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05/09/2007

Comments

Roy Rubin

Let me get this straight. Experimental means that unlike 19th Century novels and modern commercial fare where the reader is told everything, the way a room looks, what the character or all the characters are thinking, and all motivation is spelled out? So the Moderns and Post Moderns take us through a mysterious partial revelation. The reader must rely on his own impressions, puzzling the collage of scenary and conversation, reserving opinion on what the characters really meant, and noone is virtuous for all are sectarian sinners etc.

Joel

Whether or not Torrance's opinions are correct (and they're not), I'm surprised that such banal and recycled ideas still get published as literary criticism. What kind of a stupid binary is Cather vs. Fitzgerald, or anyone vs. Faulkner? And wasn't the Cather revival started over a decade ago, with her reputation as not just a "great American novelist" but also a modernist only strengthening since then? I laughed at the idea that Wharton's productivity is inherently superior to Fitzgerald's meager output, since people only still read four of Wharton's books (House of Mirth, Custom of the Country, Age of Innocence, Ethan Frome).

pgwp

Interesting post, though it seems to be tackling two points at once--first, how the 20th century canon should or should not be perceived; second, what constitutes "experimentalism"? I think the second question is more provocative but it's a little buried in your post. A couple things you said:

>>>>Many of [today's] writers who are deemed "experimental" and have managed to garner some critical acclaim, as well as some popularity--Jonathan Franzen, Michael Chabon, Jonathan Safran Foer--are not really experimentalists at all but more or less conventional social realists who give their books an occasional postmodern tweak. Others--George Saunders, Aimee Bender--are at best mild satirists pretending to be daring surrealists. For the most part, American fiction is dominated by writers engaged in standard-issue storytelling influenced by modernism only--when at all--in the use of "psychological realism"....

>>Experimental fiction attempts to explore the unexploited possibilities of fiction beyond its established function as a medium for prose storytelling. The fiction of Edith Wharton and Willa Cather is not self-consciously "experimental," but neither is it merely prose storytelling these writers fastened on "to chronicle the American psyche," as Torrance also puts it. Torrance underestimates the extent to which both of these writers regarded fiction first of all as an aesthetic form to be "shaped" in distinctive ways. This conception of fiction's purpose, that it is available to the literary artist as a form without pre-established limits, I take to be one of the guiding principles of literary modernism.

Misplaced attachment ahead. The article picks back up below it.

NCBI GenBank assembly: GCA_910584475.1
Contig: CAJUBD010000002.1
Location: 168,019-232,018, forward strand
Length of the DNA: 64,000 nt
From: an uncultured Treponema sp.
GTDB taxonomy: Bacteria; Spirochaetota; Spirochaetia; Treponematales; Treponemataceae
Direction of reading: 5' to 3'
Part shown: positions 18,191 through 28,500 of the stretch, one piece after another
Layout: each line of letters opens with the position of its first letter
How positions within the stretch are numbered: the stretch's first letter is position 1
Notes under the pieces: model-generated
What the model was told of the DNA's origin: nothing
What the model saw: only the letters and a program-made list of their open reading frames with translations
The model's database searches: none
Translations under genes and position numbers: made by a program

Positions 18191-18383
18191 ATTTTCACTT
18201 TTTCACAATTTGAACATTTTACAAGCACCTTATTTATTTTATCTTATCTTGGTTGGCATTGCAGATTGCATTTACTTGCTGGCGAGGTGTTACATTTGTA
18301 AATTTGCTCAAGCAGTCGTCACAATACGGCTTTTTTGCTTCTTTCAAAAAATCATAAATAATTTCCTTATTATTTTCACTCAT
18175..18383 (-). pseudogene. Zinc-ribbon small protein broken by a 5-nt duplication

So my first question is: who is "experimental" today? And to what end are they getting? I don't disagree with most of what you're saying, but at the same time you've listed who isn't experimental, and what experimental is/should be--but you've neglected to bring us to present day. Has this "guiding principle of literary modernism" been lost?

Incidentally I did a post that tackles this subject, though from a different angle. (It mixes in lit and music due to the larger conversation I was having with myself, but still gets at many of these same questions.)

http://wishiwerethere.typepad.com/pgwp/2007/03/simple_pleasure_1.html

Dan Green

See the previous post for someone "who is experimental today." I've put up numerous previous posts about innovative contemporary writers such as Dixon, Sorrentino, Steve Stern, etc. Others will come. In fact, I intend to concentrate most of my reviews from here on out on experimental (or ostensibly experimental) writers, especially from smaller/independent presses.

R J Keefe

It's too bad that Dawn Powell does nothing for you. No writer is less sentimental about American women and their compromises.

Rodney Welch

Thanks for this, Dan, although I think you really slight Dawn Powell. There's as much "social history" to her as there is to Jane Austen -- which is to say, sure, it's there, but it's not why people read her and it's not why people care. Read Angels on Toast, a glorious screwball comedy of adultery.

That's all I disagree with -- the rest of your post inspired my own thoughts on Mizz Torrance on my own blog.

Rocco DiStreitlmahn

In light of the post above:

http://www.artsjournal.com/quickstudy/2007/05/in_search_of_the_great_911_nov.html

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